Parents in heart health appeal

A family has urged young people to get screened for heart conditions after a teenager died from an undetected abnormality.

Darwen Vale High School pupil Rebecca Duxbury, or Becky as she was known, was found dead in her bed at the family home in Lady Close, Lower Darwen.

An inquest heard Becky had complained of being unwell when she went to bed at 9.30pm on Tuesday October 2. Her body was found the following morning.

By process of elimination, the cause of the Darwen Ladies junior footballer’s death was probably an abnormal cardiac rhythm, an inquest heard.

Dr Melanie Newbold, consultant paediatric pathologist at Royal Manchester Children’s Hospital, said a post-mortem examination had revealed no evidence of infection, metabolic disease, drugs or bio-chemical disorder.

Becky had been picked up from school, where she had been playing netball, by her father Ray Duxbury, 39, a police dog handler for Greater Manchester Police, on October 2.

Mr Duxbury said: “She was a 13-year-old lass, full of life.

“It’s a massive, massive shock, something we will never really get over.

“There is nothing in our family’s history but we have been advised to seek medical advice to find out if it was a one off.

“We would like to thank our beautiful daughter Rebecca Louise Duxbury for allowing us to be part of her short life. We are very proud of her and miss her dearly.”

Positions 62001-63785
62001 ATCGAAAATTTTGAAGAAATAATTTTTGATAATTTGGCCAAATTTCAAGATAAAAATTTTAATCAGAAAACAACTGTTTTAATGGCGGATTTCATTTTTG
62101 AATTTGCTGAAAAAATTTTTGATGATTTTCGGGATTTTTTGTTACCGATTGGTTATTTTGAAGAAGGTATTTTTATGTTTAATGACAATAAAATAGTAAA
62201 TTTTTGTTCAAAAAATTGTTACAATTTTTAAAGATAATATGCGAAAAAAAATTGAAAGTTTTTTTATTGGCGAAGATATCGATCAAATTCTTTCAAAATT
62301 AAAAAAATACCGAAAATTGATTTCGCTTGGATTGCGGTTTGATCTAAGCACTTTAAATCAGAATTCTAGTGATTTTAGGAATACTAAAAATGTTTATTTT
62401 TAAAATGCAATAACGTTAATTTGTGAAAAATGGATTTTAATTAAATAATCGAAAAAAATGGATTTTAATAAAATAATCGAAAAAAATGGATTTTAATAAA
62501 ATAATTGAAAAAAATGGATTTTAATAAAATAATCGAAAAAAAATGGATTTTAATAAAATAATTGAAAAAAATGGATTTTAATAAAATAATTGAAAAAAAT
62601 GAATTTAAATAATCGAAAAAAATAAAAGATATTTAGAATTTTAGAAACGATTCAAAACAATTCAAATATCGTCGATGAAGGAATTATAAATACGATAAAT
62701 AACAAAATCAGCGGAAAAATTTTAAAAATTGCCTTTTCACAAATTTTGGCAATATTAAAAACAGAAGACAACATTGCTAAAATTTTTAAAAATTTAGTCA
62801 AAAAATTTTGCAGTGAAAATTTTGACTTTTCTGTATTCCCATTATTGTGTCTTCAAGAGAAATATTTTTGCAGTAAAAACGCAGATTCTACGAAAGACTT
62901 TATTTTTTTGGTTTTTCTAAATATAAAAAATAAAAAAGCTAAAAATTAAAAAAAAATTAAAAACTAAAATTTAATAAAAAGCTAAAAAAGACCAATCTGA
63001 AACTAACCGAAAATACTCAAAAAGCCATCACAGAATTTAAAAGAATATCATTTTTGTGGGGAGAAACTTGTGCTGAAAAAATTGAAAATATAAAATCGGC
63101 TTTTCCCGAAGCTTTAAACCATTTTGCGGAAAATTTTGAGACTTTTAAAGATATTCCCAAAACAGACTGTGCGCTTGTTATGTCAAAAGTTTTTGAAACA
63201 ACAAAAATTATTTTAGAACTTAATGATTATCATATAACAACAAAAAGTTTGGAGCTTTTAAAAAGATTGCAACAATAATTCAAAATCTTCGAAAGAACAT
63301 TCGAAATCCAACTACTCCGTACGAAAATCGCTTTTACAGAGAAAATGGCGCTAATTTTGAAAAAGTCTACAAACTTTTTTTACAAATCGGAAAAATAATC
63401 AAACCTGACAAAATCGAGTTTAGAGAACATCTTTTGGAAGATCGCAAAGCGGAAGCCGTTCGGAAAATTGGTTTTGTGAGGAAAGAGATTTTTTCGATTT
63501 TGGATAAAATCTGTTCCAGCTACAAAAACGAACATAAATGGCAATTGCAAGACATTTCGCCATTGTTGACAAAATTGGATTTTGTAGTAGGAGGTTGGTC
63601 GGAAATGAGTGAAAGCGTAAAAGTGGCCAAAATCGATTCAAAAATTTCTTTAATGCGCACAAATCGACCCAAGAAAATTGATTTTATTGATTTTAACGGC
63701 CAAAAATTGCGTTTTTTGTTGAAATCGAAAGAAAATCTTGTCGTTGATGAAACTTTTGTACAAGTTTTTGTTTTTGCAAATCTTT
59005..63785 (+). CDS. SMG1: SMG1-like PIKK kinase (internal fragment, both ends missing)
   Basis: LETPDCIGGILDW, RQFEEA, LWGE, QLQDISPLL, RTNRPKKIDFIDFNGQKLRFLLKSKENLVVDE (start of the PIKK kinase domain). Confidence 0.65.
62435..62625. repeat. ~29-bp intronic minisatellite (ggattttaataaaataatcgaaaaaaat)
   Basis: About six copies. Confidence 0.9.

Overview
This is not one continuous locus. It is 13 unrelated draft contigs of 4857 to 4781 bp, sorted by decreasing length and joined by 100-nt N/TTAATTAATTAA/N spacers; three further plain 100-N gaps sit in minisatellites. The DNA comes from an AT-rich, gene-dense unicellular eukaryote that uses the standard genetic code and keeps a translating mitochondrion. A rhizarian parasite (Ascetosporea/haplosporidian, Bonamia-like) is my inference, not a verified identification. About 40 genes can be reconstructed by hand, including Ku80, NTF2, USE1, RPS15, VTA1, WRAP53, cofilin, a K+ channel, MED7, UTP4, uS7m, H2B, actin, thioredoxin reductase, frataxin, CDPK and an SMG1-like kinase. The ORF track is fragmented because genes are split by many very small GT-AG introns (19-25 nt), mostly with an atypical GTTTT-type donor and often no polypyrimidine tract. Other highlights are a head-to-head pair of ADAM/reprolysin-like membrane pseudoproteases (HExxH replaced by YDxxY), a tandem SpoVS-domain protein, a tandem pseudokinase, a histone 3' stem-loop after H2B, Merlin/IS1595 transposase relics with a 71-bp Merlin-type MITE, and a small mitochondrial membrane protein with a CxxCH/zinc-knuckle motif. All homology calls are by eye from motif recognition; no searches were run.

Becky’s mother, Vanessa Clark, 37, who is hoping to return to work as a cashier in Tesco Metro, Blackburn, on Monday, said: “She was very outgoing, bubbly and friendly.

“Once you met her you would never forget her.

“She was very sporty and would try her hand at anything.

“She played for Darwen Ladies Football Club for four and a half years and she was very popular in school.

“I keep asking why this happened. She wanted to go to university, get a good job and make us proud. She loved life.

A national charity, CRY – Cardiac Risk in the Young, hold regular heart screenings across the UK to test for abnormalities.

Mr Duxbury added: “The inquest has helped find a little bit of peace.

“No-one should have to go through what we have been through. Everyone should be tested.

“We never stop thinking about her and the name of the charity CRY, is quite apt, as we have never stopped crying ever since this happened.

“We have to keep going for our other children.”

Becky had two younger brothers, Scott, 12, and Josh, five.

Deputy coroner Carolyn Singleton recorded a natural causes verdict.